Out, out damned chief: CBFC's rage against Pahlaj Nihalani may change nothing for Indian cinema
It's safe to say no one envies Pahlaj Nihalani. And we are not even talking about his filmography. Nihalani assumed charge as the chief of the Central Board of Film Certification (CBFC), succeeding Leela Samson who quit over the controversy that surrounded the release of the film MSG: Messenger of God. With Samson's exit, other members too left the building and a new board was instituted. There were concerns that in this avatar, the CBFC appeared to be overrun with BJP sympathizers, which you'd think would mean a united front. However, Nihalani's term is making Samson's tumultuous reign as CBFC chief seem like a Care Bears' convention.
It hasn't even been six months since the new CBFC was installed, but Nihalani's colleagues seem to have had enough of him. A number ofthem have told The Economic Times that they will vote against him in a trust motion that is slated to take place on 9th June.
One member, requesting anonymity, said, "We are preparing for a good fight. All of us want the menace to end. Nihalani cannot take the board members and the film industry for granted."
According to The Economic Times, out of the 12 members in the board, 10 may vote against Nihalani in the trust vote, which will be presided over by Rajyavardhan Singh Rathore, minister of state for information and broadcasting.
What may have accounted for the board members turning their backs on their chief? Was it Nihalani's first 'achievement' - brandishing a list of words he wanted banned from films? Or his threat to control 'nudity' on television and in the internet?
All those who were hoping that there may be closet supporters of the liberal agenda in the CBFC, perish the thought. It turns out that the members are disgruntled because Nihalani, like an enthusiastic class prefect, has been hogging all the work. The only reason this is unacceptable to his colleagues is that it means Nihalani hogs all the power too. Members claim Nihalani insists on watching every film - small or big, including documentaries - so that the certification on screen would bear his name.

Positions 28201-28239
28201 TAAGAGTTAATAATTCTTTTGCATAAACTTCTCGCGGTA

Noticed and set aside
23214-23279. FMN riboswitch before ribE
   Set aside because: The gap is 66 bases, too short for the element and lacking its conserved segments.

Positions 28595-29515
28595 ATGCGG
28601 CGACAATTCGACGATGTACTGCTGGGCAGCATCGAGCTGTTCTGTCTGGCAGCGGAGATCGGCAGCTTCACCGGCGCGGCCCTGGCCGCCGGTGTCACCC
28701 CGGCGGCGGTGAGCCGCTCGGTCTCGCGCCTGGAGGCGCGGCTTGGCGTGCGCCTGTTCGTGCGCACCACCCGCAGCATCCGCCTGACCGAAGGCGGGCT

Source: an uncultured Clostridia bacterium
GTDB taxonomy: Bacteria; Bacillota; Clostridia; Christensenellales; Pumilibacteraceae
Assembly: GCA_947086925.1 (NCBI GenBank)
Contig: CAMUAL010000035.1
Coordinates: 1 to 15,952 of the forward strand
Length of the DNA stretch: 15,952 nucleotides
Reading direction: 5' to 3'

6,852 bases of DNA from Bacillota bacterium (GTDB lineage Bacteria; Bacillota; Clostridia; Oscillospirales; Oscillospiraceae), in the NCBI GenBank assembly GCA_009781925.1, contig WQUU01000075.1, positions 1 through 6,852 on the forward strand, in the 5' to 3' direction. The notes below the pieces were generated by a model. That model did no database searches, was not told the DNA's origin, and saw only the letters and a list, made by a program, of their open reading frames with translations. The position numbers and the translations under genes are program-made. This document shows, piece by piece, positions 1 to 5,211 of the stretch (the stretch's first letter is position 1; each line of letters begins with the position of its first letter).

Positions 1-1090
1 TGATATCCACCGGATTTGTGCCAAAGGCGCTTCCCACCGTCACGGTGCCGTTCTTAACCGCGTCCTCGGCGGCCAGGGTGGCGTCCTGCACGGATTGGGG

The murmurs of discontent against Nihalani surfaced as early as March, roughly two months after the new board had taken charge. Board member Ashoke Pandit accused Nihalani of being an 'anarchist', alleging that the chief had been "illegally withholding" the censor certificate for Mukesh Bhatt's Mr X. Another member Mihir Buta alleged that Nihalani has made the rest of the board "redundant". Senior board member Nandini Sardesai wrote to I&B minister Arun Jaitley alleging that Nihalani has been behaving like a "megalomaniac". Just a few weeks ago, the entire film fraternity met Rathore. Rumour has it that they allegedly requested that Nihalani be sacked.
However, there's no reason to suppose that the Indian film industry will actually feel any reprieve if Nihalani's wings are clipped. An earlier article in The Indian Express, in which all the members of the censor board were interviewed, showed that most members hold fairly conservative views about cinema, much like Nihalani's. For example, member George Baker opined that films with cuss words should be only released with an 'Adult' certificate. Bhuta had said that a film like Haider, which is critical of the Indian Army's activities in Kashmir, shouldn't be made. Member Jeevitha's comments made it clear that she couldn't differentiate between 'adult films' and films for 'adult audiences'. Asoke Pandit, who has been the most vocal in his opposition to Nihalani, was the one who suggested Karan Johar go and show "sex positions" to his mother after Johar took part in the controversial AIB Roast.
At the moment, with Nihalani determined to turn the certification process as a one-man show, it's easy for the CBFC to point fingers at the chief. One member told The Economic Times, "We have become the laughing stock everywhere," laying the responsibility for this at Nihalani's doorstep.
This may be true, but given the opinions put forward by the other board members, it doesn't seem likely that ousting Nihalani will improve the CBFC's reputation. Still, we can hope that the response to Nihalani's conservatism will make the other members wary of following in his footsteps. Till then, we remain a country where body parts like "breast", "penis" and "vagina" are equated with abusive language and beeped out because they're deemed too obscene for television. How far can a Nihalani-less board take us?
Updated Date: Jun 01, 2015 14:59:04 IST